He’d Rather Be Dead by George Bellairs (1945)
Over the course of many years, The Mayor of Westcombe, Sir Gideon Ware, has systematically turned what was a quaint little harbor town into a popular resort. His means, which included bribes and intimidation, haven’t always met with enthusiastic approval, and have many people harboring ill-feeling towards him.
So it’s of no surprise when, in the middle of his speech at the Mayor’s annual lunch, he drops dead. When it’s found that he was poisoned with strychnine, the local Chief Constable calls for Scotland Yard, and Inspector Littlejohn turns up to investigate.
For those interested in stories that build on characters and background, Bellairs is usually a safe bet. He’d Rather Be Dead is filled with Bellairs’s excellent descriptions of time and place. The atmosphere of a gaudy seaside resort with it’s crowds, hucksters, and cheap amusements is extraordinarily well done. Disappointingly, what it lacked were the characterizations and the snarky, witty prose which I’ve come to expect from Bellairs. Also, the addition of the long diary addendums seems unnecessary and rather bizarre.
I’ve quite a Bellairs fan, but I have found him to be a bit hit and miss. While this one just didn’t do it for me, I’ll definitely be reading more.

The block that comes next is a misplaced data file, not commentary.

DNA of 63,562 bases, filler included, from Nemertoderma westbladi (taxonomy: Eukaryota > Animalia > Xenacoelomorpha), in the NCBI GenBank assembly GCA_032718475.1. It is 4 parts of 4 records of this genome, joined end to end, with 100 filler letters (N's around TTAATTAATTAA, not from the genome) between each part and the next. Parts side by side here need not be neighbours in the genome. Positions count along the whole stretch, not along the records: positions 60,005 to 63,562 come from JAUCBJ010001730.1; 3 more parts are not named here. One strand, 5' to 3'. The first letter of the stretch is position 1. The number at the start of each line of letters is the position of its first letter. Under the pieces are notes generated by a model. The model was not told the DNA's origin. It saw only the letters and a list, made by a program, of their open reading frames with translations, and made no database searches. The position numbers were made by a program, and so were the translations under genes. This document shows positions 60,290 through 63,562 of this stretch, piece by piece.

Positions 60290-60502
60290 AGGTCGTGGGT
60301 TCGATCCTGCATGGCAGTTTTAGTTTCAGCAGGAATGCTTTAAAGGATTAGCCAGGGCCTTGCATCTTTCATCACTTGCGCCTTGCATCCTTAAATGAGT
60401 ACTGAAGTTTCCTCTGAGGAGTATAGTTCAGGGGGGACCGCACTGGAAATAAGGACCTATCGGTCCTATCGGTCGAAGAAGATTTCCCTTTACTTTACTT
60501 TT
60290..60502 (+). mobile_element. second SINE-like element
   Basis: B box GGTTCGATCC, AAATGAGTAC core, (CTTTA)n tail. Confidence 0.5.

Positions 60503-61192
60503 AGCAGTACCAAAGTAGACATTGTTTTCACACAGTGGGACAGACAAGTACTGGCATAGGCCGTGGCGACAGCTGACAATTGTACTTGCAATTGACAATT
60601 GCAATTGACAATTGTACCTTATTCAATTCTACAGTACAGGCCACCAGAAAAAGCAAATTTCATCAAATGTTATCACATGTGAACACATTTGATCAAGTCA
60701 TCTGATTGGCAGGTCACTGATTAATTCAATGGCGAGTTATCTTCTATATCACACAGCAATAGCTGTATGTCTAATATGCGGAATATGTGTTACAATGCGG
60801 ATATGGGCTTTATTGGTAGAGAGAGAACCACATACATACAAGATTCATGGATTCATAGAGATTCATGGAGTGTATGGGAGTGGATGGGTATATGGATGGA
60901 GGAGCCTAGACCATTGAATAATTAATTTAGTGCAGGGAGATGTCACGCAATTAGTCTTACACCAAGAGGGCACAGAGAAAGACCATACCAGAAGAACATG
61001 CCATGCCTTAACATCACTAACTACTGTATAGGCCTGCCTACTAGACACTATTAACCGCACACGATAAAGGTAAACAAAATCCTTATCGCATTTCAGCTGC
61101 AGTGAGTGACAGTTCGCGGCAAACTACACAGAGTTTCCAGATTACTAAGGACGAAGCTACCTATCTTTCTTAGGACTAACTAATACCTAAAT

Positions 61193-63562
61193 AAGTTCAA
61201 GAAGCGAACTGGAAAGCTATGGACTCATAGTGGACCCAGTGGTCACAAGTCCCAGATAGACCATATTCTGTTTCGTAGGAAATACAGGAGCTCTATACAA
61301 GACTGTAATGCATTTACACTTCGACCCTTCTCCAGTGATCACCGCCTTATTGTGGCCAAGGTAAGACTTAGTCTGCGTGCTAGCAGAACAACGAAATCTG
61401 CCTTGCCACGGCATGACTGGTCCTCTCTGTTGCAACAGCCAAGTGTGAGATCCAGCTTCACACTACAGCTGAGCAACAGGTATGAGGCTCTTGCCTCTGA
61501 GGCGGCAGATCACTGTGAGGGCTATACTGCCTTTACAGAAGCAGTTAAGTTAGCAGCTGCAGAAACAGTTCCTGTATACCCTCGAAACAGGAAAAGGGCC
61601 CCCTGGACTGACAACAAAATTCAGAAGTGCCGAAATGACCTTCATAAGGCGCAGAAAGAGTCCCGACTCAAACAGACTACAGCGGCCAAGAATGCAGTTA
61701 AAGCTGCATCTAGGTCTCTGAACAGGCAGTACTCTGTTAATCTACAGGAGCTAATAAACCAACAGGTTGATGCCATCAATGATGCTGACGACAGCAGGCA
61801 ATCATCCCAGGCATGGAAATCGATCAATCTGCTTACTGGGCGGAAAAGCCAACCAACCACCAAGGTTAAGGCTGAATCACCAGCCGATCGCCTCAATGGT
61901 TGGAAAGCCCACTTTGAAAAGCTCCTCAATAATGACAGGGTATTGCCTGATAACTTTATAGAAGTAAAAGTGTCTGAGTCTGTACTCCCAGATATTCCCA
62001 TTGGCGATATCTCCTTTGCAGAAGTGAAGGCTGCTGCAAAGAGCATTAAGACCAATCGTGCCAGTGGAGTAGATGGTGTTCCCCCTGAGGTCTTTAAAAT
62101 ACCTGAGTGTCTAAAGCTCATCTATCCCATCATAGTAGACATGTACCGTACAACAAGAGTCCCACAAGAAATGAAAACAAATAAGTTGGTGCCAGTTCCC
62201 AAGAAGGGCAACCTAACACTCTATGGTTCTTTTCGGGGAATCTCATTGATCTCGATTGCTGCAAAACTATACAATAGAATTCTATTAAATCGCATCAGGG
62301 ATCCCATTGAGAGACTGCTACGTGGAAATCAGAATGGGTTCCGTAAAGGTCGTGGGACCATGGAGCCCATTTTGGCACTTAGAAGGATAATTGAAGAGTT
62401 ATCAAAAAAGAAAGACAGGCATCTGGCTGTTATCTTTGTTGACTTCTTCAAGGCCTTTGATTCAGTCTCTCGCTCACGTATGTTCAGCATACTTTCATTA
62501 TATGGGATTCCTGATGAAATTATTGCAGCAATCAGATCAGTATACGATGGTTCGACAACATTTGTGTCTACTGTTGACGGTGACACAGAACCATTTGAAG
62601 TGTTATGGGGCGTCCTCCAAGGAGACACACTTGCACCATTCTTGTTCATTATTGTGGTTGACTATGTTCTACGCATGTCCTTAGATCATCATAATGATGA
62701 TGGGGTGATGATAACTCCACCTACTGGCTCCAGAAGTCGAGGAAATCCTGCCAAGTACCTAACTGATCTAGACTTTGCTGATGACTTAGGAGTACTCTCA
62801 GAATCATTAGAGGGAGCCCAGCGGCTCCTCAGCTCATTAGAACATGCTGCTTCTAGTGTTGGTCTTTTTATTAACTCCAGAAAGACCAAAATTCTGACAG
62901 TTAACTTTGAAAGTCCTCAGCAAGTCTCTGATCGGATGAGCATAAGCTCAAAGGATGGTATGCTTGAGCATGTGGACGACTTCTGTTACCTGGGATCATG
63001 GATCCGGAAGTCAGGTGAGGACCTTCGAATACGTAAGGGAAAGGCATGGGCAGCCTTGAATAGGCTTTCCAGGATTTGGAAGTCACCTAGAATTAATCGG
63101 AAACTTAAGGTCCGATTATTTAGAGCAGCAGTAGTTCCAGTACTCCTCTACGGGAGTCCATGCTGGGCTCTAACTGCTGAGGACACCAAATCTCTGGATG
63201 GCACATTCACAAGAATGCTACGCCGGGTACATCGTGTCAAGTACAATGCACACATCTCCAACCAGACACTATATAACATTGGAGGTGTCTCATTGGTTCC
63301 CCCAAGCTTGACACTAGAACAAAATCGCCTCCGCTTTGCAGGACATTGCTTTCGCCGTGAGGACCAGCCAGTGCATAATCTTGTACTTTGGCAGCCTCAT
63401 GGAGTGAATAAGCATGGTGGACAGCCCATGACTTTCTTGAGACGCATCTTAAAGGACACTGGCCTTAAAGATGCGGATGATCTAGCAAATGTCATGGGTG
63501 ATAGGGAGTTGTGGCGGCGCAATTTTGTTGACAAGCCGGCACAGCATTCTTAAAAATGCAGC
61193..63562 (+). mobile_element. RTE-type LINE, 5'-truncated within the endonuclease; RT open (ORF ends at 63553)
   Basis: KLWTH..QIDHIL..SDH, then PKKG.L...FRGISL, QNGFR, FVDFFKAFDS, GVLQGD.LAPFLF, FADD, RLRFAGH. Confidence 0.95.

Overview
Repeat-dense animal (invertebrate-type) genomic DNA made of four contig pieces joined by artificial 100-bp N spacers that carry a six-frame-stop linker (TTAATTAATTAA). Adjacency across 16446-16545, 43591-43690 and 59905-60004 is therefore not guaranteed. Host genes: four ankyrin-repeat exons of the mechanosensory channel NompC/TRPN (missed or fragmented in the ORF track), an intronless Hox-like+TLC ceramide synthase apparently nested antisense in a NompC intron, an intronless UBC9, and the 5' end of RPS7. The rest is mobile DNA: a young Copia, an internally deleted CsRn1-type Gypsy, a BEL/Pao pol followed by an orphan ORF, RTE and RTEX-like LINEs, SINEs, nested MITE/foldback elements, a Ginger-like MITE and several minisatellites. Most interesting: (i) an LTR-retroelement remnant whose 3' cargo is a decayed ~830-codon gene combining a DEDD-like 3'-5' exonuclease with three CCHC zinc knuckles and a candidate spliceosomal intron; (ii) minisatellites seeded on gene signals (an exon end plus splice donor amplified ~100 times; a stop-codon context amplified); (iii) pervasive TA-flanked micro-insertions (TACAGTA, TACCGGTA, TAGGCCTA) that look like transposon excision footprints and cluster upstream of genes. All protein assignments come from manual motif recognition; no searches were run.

My Judgment – 3.5/5
Vintage Mystery Extravaganza – 2013 Scattergories – #34 Somebody Else’s Crime: Also read by Rekha @ The Book Decoder
Death at Swaythling Court by J. J. Connington (1926)
William Hubbard is not well-liked in the village of Fernhurst Parva. He’s a newcomer who just purchased Swaythling Court, collects butterflies, and sidelines in blackmail. When he’s discovered dead, apparently stabbed by a paper knife, it’s at first thought to be murder. But when it’s found that he actually died from cyanide poisoning, and the knife wound was post-mortem, the coroner’s inquest decides it had to be suicide.
The local squire, Colonel Sanderstead, who along with his nephew Cyril Norton, discovered the body, looks upon his family, and the inhabitants of the village with great fondness, and more than the usual solicitude. So when he learns that Hubbard’s blackmailing touched on individuals he cares for, he continues to look for answers, if only to protect from someone from falling under suspicion.
This is Connington’s first book in the detective genre, and it’s an entertaining one. There’s a solid murder plot filled with a lot of clues and red herrings—lethal rays, ghosts, tire tracks, motorcycles, buckles, butterflies, guns, broken windows, and partially eaten chicken are only a few—all pointing in different directions. But by holding back some crucial information, as well as the ethical conundrum of the ending, Connington plays a little fast and loose with the aspect of fair play. To give him his due, the Colonel’s views are made quite evident throughout, so the really ending should surprise no one.
Surprisingly, the tone is much lighter than in Connington’s subsequent books with Sir Driffield as the protagonist. Colonel Sanderstead is definitely more of the bluff and blustery type of investigator. Even the confession from the culprit is more of a discussion between cronies, filled with witty banter.
Entertaining and well worth a look.
My Judgment – 3.75/5
Vintage Mystery Extravaganza – 2011 Vintage Mystery Challenge – Take ‘Em to Trial: Book 6 of 16